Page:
Smokeless Tobacco: Safer or Still Risky?

The use of smokeless tobacco has grown over the last few years, primarily in the under 21 age group. As smoking has been socially less acceptable and the overwhelming amount of evidence of tobacco’s serious health effects are slowly acknowledged, tobacco companies have spent increasing amounts of advertising dollars on smokeless tobacco.

A significant portion of those users are adolescent males, and their numbers are growing by 30-50% since 2006. Of the estimated 10 million users of smokeless tobacco, 3 million are under the age of 21. Young users start as early as the sixth grade and are regular consumers by high school. The Center for Disease Control reports that the largest increases in smokeless tobacco use has been in the 18-24 age group.

A Lesson from the Pastphoto © 2010 Ted | more info (via: Wylio)

Smokeless tobacco contains nicotine and around 30 cancer-causing substances just like tobacco that is smoked. A common misconception is it is somehow different or safer. Nicotine is rapidly absorbed through the mucosa in the mouth, easily attaining higher and possibly longer-lasting nicotine levels than cigarette smoking. Manufacturers have packaged, flavored and marketed their smokeless products to entice young people. Due to the addictive nature of nicotine, surveys show that users commonly move to higher levels of use due to their increasing tolerance.

Many of these users simply do not understand the serious risks that ingesting tobacco retains. In many respects, it is equal to or worse than smoking tobacco.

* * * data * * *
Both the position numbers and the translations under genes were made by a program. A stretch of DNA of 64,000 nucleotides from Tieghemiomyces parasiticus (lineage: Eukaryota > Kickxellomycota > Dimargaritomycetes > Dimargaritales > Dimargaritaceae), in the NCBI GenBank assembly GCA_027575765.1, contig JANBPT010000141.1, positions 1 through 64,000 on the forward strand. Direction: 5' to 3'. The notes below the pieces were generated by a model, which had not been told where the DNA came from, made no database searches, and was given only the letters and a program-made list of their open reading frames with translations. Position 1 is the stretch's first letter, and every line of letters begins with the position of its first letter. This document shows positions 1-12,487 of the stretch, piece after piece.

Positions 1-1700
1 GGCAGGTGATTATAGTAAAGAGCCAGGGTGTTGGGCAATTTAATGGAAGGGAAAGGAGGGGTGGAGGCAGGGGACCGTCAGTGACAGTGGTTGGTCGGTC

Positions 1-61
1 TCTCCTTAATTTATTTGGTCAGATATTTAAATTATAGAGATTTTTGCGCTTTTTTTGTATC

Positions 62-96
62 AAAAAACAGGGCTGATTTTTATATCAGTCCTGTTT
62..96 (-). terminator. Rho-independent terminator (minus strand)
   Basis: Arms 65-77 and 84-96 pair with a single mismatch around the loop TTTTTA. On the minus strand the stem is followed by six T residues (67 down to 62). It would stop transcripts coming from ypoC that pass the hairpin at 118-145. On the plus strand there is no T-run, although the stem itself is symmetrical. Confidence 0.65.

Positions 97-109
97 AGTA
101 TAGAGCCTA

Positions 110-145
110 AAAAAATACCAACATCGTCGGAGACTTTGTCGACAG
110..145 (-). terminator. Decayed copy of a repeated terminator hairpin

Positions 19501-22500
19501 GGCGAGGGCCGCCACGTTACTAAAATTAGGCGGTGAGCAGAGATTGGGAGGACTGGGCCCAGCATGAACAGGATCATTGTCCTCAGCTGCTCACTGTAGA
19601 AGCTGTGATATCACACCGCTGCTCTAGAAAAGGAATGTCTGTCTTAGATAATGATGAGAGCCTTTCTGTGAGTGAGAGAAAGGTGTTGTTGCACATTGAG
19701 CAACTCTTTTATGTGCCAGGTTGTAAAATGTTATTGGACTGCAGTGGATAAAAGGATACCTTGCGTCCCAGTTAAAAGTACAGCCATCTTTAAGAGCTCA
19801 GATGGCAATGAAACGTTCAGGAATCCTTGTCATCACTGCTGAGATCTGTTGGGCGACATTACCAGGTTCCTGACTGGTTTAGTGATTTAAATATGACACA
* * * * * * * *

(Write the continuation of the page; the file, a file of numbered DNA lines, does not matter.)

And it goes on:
The World Health Organization International Agency for Research on Cancer reported in 2008 that those who ingest tobacco have an 80% higher risk of developing oral cancer and 60% higher risk of contracting pancreatic and esophageal cancer. The high risks of developing ulcers of the esophagus or stomach, heart disease, high blood pressure, fetal abnormalities if used during pregnancy, are the same as smoking tobacco.

Smokeless tobacco wreaks havoc on the teeth, tongue and gums. More tooth decay and oral ulcers are common. A precancerous condition known as leukoplakia occurs in about half of all users within the first three years of regular use. If these white patches or plaques are identified early, it may be treated if tobacco use is stopped.

Quitting smokeless tobacco can be just as difficult as smoking due to the addiction to nicotine. The same options are available to users such as nicotine replacement products. Consult your healthcare provider to see if one of the prescription medications and counseling can help you quit.

Nicotine is a strong addiction and is difficult to overcome; nonetheless, it can be done with an organized approach. The profound and devastating health problems are entirely avoidable.

– Dr. Bruce Kaler

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